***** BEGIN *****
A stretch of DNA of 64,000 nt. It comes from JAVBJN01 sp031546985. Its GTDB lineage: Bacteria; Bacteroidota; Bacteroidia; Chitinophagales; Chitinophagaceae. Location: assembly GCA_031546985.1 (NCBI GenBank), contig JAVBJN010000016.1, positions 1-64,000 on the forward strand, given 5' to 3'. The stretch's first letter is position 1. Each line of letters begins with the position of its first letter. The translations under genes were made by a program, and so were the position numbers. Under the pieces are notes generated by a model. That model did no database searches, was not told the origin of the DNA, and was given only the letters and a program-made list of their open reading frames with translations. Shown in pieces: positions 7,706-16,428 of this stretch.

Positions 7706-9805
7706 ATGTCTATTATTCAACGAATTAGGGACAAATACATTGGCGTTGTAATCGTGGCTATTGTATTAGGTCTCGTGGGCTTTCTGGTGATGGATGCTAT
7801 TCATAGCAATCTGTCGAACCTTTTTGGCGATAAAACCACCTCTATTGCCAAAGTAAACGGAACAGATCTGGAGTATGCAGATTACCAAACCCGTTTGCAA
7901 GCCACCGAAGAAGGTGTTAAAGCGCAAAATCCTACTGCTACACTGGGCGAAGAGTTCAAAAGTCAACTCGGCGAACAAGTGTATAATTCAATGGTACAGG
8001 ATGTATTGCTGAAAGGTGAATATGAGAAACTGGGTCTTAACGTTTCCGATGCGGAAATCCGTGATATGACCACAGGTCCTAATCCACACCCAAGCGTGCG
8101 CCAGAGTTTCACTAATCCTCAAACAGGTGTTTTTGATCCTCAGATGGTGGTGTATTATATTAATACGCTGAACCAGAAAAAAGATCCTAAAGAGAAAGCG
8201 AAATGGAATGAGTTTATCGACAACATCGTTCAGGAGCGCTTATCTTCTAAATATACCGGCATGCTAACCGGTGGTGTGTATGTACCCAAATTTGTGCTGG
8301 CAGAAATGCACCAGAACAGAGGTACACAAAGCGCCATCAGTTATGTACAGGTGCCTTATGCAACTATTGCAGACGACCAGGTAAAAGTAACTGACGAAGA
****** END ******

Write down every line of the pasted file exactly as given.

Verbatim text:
A stretch of DNA of 64,000 nt. It comes from JAVBJN01 sp031546985. Its GTDB lineage: Bacteria; Bacteroidota; Bacteroidia; Chitinophagales; Chitinophagaceae. Location: assembly GCA_031546985.1 (NCBI GenBank), contig JAVBJN010000016.1, positions 1-64,000 on the forward strand, given 5' to 3'. The stretch's first letter is position 1. Each line of letters begins with the position of its first letter. The translations under genes were made by a program, and so were the position numbers. Under the pieces are notes generated by a model. That model did no database searches, was not told the origin of the DNA, and was given only the letters and a program-made list of their open reading frames with translations. Shown in pieces: positions 7,706-16,428 of this stretch.

Positions 7706-9805
7706 ATGTCTATTATTCAACGAATTAGGGACAAATACATTGGCGTTGTAATCGTGGCTATTGTATTAGGTCTCGTGGGCTTTCTGGTGATGGATGCTAT
7801 TCATAGCAATCTGTCGAACCTTTTTGGCGATAAAACCACCTCTATTGCCAAAGTAAACGGAACAGATCTGGAGTATGCAGATTACCAAACCCGTTTGCAA
7901 GCCACCGAAGAAGGTGTTAAAGCGCAAAATCCTACTGCTACACTGGGCGAAGAGTTCAAAAGTCAACTCGGCGAACAAGTGTATAATTCAATGGTACAGG
8001 ATGTATTGCTGAAAGGTGAATATGAGAAACTGGGTCTTAACGTTTCCGATGCGGAAATCCGTGATATGACCACAGGTCCTAATCCACACCCAAGCGTGCG
8101 CCAGAGTTTCACTAATCCTCAAACAGGTGTTTTTGATCCTCAGATGGTGGTGTATTATATTAATACGCTGAACCAGAAAAAAGATCCTAAAGAGAAAGCG
8201 AAATGGAATGAGTTTATCGACAACATCGTTCAGGAGCGCTTATCTTCTAAATATACCGGCATGCTAACCGGTGGTGTGTATGTACCCAAATTTGTGCTGG
8301 CAGAAATGCACCAGAACAGAGGTACACAAAGCGCCATCAGTTATGTACAGGTGCCTTATGCAACTATTGCAGACGACCAGGTAAAAGTAACTGACGAAGA